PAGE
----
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Dave Miller
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      06-18-2008
Lew wrote:
> Dave Miller wrote:
>> 1. For groups, please bottom post.

>
> No! Bad advice.
>
> Post in line, and trim what you quote.
>

I may have used the wrong syntax but what I meant was post below the
preceding reply. (like we're doing here). If it doesn't mean that, what
does "bottom post" mean?

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Dave Miller
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http://www.cheap-jsp-hosting.com/
 
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Arne Vajhøj
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      06-18-2008
Dave Miller wrote:
> Lew wrote:
>> Dave Miller wrote:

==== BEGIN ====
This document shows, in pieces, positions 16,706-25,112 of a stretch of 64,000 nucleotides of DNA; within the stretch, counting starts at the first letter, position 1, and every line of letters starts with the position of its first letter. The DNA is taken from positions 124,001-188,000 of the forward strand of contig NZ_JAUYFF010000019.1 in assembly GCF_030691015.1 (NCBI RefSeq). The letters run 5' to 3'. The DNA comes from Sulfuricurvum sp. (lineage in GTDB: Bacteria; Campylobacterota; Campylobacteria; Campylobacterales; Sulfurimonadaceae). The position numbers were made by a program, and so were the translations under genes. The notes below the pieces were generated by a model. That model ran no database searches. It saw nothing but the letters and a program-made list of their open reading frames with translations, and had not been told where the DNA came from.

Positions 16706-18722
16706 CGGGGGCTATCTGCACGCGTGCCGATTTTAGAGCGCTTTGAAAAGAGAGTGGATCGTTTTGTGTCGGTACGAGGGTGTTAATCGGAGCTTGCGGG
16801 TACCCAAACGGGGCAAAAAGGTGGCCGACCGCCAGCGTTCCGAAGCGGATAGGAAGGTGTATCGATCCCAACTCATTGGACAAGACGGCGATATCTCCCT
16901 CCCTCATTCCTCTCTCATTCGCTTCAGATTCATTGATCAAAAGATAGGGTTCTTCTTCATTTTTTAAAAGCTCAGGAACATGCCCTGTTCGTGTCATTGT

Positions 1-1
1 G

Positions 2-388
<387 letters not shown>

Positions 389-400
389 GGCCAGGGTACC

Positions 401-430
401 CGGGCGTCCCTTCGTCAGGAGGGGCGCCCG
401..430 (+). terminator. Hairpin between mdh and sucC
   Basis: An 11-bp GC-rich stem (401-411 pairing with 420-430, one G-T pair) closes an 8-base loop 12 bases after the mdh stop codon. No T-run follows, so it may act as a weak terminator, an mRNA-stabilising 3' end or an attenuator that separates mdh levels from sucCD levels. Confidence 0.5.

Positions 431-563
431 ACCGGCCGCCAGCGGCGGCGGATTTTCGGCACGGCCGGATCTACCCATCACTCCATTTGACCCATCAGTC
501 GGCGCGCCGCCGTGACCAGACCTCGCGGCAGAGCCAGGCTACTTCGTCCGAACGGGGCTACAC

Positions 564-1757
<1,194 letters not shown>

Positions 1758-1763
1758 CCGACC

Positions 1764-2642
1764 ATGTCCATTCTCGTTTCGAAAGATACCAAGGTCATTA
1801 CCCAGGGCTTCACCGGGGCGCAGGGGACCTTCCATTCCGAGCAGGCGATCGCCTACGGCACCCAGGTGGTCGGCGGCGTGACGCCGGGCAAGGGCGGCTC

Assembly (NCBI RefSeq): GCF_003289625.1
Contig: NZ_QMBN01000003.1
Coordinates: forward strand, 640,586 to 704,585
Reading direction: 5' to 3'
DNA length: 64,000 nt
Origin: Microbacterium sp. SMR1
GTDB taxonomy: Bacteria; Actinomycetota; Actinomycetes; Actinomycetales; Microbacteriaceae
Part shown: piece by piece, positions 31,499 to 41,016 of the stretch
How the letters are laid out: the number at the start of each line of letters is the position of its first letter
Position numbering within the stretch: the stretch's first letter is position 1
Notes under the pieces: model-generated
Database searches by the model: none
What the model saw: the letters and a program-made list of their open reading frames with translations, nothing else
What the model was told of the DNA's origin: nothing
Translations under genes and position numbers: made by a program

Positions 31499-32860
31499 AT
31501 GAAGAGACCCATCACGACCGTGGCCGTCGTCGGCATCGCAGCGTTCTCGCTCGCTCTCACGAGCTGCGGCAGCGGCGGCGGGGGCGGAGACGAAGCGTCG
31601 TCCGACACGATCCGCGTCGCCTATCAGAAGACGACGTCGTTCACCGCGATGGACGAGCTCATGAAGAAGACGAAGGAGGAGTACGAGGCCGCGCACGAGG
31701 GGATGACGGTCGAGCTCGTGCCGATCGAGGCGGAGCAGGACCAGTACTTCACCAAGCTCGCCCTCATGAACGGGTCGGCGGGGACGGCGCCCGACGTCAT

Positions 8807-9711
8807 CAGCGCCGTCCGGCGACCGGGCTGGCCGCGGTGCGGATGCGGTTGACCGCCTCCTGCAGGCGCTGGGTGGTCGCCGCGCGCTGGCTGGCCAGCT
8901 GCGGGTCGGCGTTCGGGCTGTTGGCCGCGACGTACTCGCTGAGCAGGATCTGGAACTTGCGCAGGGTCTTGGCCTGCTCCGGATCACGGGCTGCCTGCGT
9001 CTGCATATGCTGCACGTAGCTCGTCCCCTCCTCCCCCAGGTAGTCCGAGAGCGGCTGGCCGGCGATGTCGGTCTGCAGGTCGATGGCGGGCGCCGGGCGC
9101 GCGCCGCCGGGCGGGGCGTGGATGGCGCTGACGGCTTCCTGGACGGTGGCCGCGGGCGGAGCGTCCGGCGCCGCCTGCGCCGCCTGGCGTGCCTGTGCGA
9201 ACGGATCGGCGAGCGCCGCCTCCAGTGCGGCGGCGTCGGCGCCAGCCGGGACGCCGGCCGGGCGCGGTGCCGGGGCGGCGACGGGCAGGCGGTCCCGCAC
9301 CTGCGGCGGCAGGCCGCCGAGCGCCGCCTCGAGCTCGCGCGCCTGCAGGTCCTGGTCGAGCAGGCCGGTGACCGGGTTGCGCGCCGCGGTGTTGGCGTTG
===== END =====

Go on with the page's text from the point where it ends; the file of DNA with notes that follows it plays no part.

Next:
>>> 1. For groups, please bottom post.

>>
>> No! Bad advice.
>>
>> Post in line, and trim what you quote.
>>

> I may have used the wrong syntax but what I meant was post below the
> preceding reply. (like we're doing here). If it doesn't mean that, what
> does "bottom post" mean?


I think lew is arguing:

>A

re A
>B

re B

over:

>A
>B

re A
re B

Arne
 
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Dave Miller
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      06-18-2008
Lew wrote:

> Bottom posting: bad. Top-posting: Really evil. Inline posting: proper,
> if you trim the quotes.


I got your point from Arnie.

The bottom versus inline bit goes to writing style. Inline is bottom
posting in a point / counterpoint style.

BTW - how are we doing on subject line.

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Dave Miller
Java Web Hosting at:
http://www.cheap-jsp-hosting.com/